"Based on the very preliminary research that we’ve done, all of them are problematic," said Nan Aron, president of the Alliance for Justice.
"We are working under the assumption that they have to be bad on the issue of women’s reproductive rights because that’s what he said he is doing," said Marge Baker, executive vice president of People for the American Way. "It’s hard to believe he’s not going to find someone who wants to overturn Roe v. Wade."
Pryor has emerged as a favorite pick for those who would overturn Roe, and he may get a boost if Trump’s choice for attorney general, fellow Alabaman Jeff Sessions, holds sway over Supreme Court nominations. Pryor’s anti-abortion rhetoric was one reason Democrats waged a two-year battle to block his appeals court nomination by Bush. Pryor was finally confirmed in 2005.
A key outside adviser for Trump on court appointments, Federalist Society Executive Vice President Leonard Leo, suggested Friday that Trump might be envisioning a justice who upholds restrictions on abortion, rather than necessarily voting to overturn Roe.
"There are lots of follow-on regulations to abortion involving partial-birth abortion, fetal pain and other issues that the court hasn’t fully resolved," Leo, who met with Trump on Thursday, said on the Bloomberg Law radio show. "When he talks about Roe v. Wade, that’s probably the way he’s thinking about it."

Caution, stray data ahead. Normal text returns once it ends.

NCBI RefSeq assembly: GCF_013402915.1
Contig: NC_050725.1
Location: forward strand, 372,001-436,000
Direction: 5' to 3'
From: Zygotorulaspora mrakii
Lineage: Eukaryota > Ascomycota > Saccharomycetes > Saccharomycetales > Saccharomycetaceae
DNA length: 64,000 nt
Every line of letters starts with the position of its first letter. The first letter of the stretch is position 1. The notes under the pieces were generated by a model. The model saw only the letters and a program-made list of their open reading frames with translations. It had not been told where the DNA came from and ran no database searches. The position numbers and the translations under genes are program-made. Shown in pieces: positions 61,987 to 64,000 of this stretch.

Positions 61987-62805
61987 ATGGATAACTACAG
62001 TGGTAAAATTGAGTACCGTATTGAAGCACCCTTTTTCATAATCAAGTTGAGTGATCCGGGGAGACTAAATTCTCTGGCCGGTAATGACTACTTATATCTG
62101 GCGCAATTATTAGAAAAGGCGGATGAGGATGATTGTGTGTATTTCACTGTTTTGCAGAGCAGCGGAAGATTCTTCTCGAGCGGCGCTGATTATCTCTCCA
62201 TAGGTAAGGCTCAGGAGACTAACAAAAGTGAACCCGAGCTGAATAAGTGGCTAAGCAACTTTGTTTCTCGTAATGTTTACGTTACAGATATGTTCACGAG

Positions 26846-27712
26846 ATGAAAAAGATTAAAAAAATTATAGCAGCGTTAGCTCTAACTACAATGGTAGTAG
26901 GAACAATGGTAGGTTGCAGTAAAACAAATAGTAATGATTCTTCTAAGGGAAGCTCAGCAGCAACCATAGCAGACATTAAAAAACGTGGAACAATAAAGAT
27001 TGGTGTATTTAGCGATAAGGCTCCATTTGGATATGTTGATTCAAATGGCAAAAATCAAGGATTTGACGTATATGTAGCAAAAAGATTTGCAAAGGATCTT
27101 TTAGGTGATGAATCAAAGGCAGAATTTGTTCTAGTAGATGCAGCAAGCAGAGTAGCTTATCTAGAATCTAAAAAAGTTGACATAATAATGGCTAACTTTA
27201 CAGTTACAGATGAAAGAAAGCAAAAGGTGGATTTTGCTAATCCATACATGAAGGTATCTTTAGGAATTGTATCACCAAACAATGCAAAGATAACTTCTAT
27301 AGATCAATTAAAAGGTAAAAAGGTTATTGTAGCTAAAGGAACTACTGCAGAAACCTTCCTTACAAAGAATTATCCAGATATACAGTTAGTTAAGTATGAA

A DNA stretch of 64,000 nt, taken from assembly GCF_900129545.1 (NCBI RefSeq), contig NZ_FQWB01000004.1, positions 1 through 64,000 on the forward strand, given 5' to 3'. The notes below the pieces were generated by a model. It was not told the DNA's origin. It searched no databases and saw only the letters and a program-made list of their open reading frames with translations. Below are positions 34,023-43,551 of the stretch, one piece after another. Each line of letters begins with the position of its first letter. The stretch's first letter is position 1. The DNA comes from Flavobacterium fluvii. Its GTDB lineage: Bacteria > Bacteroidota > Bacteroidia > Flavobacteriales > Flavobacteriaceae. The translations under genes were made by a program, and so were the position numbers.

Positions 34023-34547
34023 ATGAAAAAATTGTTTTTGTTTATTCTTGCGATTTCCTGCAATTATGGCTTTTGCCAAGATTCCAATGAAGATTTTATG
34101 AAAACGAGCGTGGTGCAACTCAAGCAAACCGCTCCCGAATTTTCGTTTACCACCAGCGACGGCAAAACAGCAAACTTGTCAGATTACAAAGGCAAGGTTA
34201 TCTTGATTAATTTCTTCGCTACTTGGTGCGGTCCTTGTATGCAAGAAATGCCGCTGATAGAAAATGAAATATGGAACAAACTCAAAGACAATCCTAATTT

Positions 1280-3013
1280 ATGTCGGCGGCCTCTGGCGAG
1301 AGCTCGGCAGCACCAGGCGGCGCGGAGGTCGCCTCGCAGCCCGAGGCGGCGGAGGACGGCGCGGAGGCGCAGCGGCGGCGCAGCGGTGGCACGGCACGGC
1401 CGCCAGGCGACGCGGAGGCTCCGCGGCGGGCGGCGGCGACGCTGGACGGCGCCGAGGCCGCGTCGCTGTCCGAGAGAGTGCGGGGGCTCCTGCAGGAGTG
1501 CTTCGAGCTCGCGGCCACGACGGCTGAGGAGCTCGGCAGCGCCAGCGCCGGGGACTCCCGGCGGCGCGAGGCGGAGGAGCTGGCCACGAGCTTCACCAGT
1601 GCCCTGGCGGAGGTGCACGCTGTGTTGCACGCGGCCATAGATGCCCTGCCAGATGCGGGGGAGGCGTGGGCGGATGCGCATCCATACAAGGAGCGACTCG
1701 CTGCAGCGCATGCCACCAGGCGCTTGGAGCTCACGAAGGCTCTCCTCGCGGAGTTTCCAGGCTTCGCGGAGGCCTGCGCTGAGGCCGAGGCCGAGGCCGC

Still, Trump’s rhetoric has gone well beyond mere restrictions. During the third presidential debate with Hillary Clinton in October, he said that overturning Roe v. Wade would "happen automatically, in my opinion, because I am putting pro-life justices on the court."
In a "60 Minutes" interview that aired Nov. 13, Trump discussed the prospect that, with Roe overturned, some states would be able to ban abortion altogether.
For women who live there, "they’ll have to go to another state," Trump said.
Trump may have more leeway in replacing the anti-abortion Scalia because the nomination for his seat won’t tip the court’s balance. The court in June gave abortion-rights advocates a major victory, voting 5-3 to strike down a Texas law that would have imposed new requirements on clinics and doctors and closed as many as three-quarters of the state’s facilities.
It would take at least two and possibly three Trump nominations to put Roe v. Wade in jeopardy. That’s not out of the question, given that three of the court’s abortion-rights justices are 78 or older. But it’s also no guarantee in light of the history of Republican nominations. O’Connor, Kennedy and Souter were all touted as judicial conservatives -- only to end up jointly writing the 1992 ruling that reaffirmed Roe.
One way or another, many scholars and advocates say they expect the next justice will be a solid vote against abortion rights.
"On balance, it’s a pretty good bet," said Eugene Volokh, a professor at UCLA School of Law. "You can’t always foretell people’s future actions this way, but often you can."